By Andy Hargreaves

A Scilly puffin. Photo by Steven Burbidge.

A Scilly puffin. Photo by Steven Burbidge.

There’s concern for puffin numbers across the UK after the seabird was added to a conservation organisation’s ‘red list.’

But the good news for now is that the situation in Scilly isn’t so severe.

Dwindling numbers nationally had led the International Union for Conservation of Nature to warn that puffins were endangered.

But the decline in the South West appears to have been halted following rat culls on their Lundy Island breeding ground in the Bristol Channel.

Jaclyn Pearson of the Seabird Recovery Project says Westcountry conservationists are doing the best they can and puffin numbers in Scilly have stabilised.

Jaclyn says the number of breeding pairs in Scilly has remained between 167 and 174 since 1999, although they seem to be moving from Annet to Mincarlo. The reason for that is currently unknown.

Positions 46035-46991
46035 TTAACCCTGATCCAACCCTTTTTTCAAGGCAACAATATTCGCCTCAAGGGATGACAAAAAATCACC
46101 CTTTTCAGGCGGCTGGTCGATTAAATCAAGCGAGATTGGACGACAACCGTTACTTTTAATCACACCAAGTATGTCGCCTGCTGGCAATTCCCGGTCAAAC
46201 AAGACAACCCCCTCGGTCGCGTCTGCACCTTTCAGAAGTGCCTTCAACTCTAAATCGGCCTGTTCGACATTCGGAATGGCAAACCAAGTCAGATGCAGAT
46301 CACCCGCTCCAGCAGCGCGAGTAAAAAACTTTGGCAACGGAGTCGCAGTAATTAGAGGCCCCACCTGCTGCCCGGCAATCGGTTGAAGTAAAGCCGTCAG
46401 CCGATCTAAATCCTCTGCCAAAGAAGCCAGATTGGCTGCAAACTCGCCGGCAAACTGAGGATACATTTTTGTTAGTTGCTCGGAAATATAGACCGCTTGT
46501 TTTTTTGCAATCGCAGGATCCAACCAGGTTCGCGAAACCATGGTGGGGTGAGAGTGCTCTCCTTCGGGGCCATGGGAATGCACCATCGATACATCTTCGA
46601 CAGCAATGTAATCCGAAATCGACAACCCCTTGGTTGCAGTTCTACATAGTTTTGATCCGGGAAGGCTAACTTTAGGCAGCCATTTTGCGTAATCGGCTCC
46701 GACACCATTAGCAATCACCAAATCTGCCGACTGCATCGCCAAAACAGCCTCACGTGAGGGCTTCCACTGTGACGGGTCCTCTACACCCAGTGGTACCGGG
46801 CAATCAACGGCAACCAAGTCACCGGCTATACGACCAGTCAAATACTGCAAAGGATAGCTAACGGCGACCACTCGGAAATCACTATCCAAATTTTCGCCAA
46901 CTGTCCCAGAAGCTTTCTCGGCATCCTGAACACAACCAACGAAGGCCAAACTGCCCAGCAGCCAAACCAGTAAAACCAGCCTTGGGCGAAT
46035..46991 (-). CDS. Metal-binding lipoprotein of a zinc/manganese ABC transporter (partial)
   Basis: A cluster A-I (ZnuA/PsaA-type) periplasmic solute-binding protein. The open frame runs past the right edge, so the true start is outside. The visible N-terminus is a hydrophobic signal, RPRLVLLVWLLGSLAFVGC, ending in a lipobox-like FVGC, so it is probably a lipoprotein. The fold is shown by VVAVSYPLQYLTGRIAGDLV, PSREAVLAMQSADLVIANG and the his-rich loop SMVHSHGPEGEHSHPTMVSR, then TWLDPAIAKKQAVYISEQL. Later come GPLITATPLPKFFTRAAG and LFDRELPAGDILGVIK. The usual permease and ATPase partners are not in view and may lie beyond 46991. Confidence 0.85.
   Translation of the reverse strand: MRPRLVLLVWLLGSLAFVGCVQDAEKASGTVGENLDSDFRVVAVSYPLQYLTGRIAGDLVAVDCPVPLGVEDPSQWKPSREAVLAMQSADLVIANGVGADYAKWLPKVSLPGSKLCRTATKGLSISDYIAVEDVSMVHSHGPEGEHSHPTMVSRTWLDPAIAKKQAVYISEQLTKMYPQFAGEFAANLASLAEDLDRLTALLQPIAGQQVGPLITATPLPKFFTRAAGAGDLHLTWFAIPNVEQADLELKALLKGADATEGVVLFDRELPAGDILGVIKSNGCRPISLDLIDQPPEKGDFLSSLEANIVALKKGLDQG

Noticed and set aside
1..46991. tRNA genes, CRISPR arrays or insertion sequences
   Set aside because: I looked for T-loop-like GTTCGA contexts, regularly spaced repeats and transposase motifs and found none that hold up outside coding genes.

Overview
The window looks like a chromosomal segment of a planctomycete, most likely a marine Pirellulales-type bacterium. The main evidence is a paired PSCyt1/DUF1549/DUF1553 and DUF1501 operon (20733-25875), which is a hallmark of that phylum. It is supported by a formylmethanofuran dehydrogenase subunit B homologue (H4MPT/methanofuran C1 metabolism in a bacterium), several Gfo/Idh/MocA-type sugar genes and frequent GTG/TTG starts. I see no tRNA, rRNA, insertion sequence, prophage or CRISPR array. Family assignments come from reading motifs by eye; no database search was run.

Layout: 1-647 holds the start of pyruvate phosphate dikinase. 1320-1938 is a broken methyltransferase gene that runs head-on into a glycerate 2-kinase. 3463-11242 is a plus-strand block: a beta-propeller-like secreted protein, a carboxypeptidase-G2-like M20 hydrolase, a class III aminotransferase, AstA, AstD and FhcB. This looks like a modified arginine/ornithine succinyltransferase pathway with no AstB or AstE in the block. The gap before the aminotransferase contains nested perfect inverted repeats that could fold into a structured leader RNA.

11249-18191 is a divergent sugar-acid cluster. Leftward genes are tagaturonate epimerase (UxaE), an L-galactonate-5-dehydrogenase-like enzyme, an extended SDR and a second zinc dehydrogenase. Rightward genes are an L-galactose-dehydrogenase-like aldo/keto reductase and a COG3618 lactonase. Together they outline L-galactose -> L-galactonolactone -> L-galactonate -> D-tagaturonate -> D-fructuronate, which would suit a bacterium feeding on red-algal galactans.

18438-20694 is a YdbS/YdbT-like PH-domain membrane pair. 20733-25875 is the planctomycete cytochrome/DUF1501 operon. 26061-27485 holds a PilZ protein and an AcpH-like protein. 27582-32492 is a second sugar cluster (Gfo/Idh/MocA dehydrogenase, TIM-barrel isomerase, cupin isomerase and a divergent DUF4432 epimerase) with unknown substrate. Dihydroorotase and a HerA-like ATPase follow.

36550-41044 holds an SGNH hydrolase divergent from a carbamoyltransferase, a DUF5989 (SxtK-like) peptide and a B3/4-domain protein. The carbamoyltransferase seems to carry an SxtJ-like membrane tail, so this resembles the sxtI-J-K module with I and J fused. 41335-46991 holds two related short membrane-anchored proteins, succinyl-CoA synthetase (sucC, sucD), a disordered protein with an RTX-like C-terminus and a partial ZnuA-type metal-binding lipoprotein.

Nevertheless, the small number of puffin pairs in Scilly illustrates how special these birds are.

Jaclyn says there’s no clear answer why global numbers of puffins have fallen, although theories include pollution like plastics as well as changes in the population of sand eels, which they feed on, caused by warming seas.

And while some of the issues can only be solved globally, Jaclyn feels that all islanders and visitors can play a part in conservation.

She hopes the recent charging for plastic bags in shops will discourage people from using them and that decision could help puffins and seabirds in general.